November 23, 2004



Discovery of Asian Rust Confirmed in US Arkansas Soybeans


The University of Arkansas Division of Agriculture, the Arkansas State Plant Board, and the Animal and Plant Health Inspection Service of the US Department of Agriculture Monday confirmed the discovery of Asian soybean rust in a soybean sample collected Nov. 18 in northeast Arkansas near the Mississippi River.


Discovery of the yield-robbing plant disease follows earlier confirmation of the fungus in Louisiana, Mississippi, Florida, Georgia and Alabama since Nov. 10.


Introduction of the disease is believed to be related to the path of Hurricane Ivan in September, which moved airborne spores of the soybean rust fungus from infected fields in South America to the southern US.


While it is not known whether the fungus can overwinter in the US, Arkansas and other states have prepared response plans for the disease in 2005.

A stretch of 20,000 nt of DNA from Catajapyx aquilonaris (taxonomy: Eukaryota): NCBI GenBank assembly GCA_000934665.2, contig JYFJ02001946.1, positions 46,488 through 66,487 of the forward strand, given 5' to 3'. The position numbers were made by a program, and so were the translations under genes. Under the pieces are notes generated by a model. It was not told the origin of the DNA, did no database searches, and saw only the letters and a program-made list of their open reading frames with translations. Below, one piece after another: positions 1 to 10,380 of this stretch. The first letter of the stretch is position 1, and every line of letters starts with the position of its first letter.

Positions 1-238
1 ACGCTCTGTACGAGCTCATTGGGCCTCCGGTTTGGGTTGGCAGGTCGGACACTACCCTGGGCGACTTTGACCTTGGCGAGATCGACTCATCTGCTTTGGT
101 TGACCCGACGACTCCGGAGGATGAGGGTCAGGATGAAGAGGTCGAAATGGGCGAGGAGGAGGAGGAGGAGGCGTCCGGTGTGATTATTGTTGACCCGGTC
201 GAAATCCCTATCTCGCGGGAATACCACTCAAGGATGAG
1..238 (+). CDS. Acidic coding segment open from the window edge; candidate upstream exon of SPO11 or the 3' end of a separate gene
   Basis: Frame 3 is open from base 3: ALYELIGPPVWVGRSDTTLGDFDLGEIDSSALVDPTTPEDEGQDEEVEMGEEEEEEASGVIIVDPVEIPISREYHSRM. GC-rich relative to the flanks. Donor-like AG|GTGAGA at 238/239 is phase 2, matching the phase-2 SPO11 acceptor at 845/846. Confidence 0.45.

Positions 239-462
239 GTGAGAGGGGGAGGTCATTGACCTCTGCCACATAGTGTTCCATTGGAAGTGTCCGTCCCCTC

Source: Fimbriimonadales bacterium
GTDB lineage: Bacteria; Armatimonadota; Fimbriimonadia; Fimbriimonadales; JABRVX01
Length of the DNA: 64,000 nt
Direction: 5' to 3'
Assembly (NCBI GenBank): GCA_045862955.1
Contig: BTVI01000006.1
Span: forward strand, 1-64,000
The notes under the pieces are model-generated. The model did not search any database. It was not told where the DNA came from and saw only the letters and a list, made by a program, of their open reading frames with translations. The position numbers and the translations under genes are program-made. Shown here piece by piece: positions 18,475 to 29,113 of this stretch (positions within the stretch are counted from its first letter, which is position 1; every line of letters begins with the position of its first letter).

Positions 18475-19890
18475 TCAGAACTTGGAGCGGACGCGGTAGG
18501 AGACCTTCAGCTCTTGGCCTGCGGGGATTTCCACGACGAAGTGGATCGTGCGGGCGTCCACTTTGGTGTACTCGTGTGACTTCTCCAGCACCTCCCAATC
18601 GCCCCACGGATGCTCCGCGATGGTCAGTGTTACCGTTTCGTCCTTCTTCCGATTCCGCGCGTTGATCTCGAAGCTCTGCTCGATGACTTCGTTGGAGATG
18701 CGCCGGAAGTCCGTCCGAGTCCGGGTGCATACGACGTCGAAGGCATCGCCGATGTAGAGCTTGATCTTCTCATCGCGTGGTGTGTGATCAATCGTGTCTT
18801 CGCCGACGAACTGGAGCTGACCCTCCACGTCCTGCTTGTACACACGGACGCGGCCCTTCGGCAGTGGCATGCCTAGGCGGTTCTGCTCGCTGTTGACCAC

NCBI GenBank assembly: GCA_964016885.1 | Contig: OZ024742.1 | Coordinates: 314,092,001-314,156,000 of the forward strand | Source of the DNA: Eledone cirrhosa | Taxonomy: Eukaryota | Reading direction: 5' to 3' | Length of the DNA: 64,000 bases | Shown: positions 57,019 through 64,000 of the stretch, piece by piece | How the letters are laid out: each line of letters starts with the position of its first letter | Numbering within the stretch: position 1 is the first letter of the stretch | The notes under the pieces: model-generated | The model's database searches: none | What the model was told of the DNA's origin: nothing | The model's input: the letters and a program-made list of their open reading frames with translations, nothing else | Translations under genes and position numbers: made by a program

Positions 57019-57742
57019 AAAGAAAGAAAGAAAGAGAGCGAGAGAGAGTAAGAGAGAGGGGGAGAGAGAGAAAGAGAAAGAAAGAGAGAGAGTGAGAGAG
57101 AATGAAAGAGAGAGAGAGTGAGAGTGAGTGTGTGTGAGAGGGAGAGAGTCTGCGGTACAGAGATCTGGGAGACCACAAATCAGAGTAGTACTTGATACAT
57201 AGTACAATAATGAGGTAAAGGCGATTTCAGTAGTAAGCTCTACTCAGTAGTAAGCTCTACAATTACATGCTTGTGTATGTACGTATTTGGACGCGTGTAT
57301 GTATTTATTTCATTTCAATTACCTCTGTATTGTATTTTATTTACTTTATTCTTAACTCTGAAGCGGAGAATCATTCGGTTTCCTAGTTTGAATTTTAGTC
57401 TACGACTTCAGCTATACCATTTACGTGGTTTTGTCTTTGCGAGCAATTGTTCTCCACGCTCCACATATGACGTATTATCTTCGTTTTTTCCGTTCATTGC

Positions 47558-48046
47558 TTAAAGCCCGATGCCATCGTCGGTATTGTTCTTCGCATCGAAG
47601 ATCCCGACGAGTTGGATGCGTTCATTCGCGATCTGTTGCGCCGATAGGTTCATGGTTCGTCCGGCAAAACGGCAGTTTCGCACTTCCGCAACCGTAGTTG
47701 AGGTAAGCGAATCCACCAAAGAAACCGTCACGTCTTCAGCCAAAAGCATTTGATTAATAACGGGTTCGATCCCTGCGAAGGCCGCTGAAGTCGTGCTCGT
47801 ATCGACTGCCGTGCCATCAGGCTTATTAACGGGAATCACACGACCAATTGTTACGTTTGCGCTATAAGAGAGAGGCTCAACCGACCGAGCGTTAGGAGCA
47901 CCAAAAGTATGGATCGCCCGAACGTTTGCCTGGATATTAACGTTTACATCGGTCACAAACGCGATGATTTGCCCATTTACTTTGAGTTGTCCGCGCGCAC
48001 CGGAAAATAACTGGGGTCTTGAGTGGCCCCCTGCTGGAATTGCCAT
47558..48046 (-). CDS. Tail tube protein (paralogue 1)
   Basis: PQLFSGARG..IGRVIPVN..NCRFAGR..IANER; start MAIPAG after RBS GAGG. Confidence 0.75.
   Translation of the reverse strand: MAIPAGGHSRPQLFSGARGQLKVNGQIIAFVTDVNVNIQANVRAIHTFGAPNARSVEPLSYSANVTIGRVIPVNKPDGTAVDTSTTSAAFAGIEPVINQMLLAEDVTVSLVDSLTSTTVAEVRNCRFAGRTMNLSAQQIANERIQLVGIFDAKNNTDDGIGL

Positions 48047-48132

Ongoing preparations include the approval of new fungicides to control the disease, winter training of field scouts for 2005, a crop monitoring program and detection network, and various information pieces on the disease for distribution this winter.


While growers have cause to be concerned, the University of Arkansas Division of Agriculture said panic is not warranted.


"Historically, control measures, such as fungicides, have protected soybean production in countries where this disease is a persistent problem," said Dr. Chris Tingle, extension soybean agronomist with the University of Arkansas Division of Agriculture, said in a press release Monday. "While it is unclear to the future problems this disease may cause, Arkansas producers can rest assured they will have every tool available to combat this problem."


The disease can reportedly cut soybean yields by as much as 80% if left unchecked.


"We have more information and preparation for soybean rust than any plant disease in my memory. It can be managed successfully as evidenced by successful control in Brazil and other countries the past few years, and we will be able to manage it, too," said Dr. Rick Cartwright, extension plant pathologist with the University of Arkansas Division of Agriculture and co- chairman of the Arkansas Working Group on Introduced Plant Diseases. "I would advise growers to stay in contact with their county extension agents and attend all production meetings this winter for the latest information," he said in the release.

Video >

Follow Us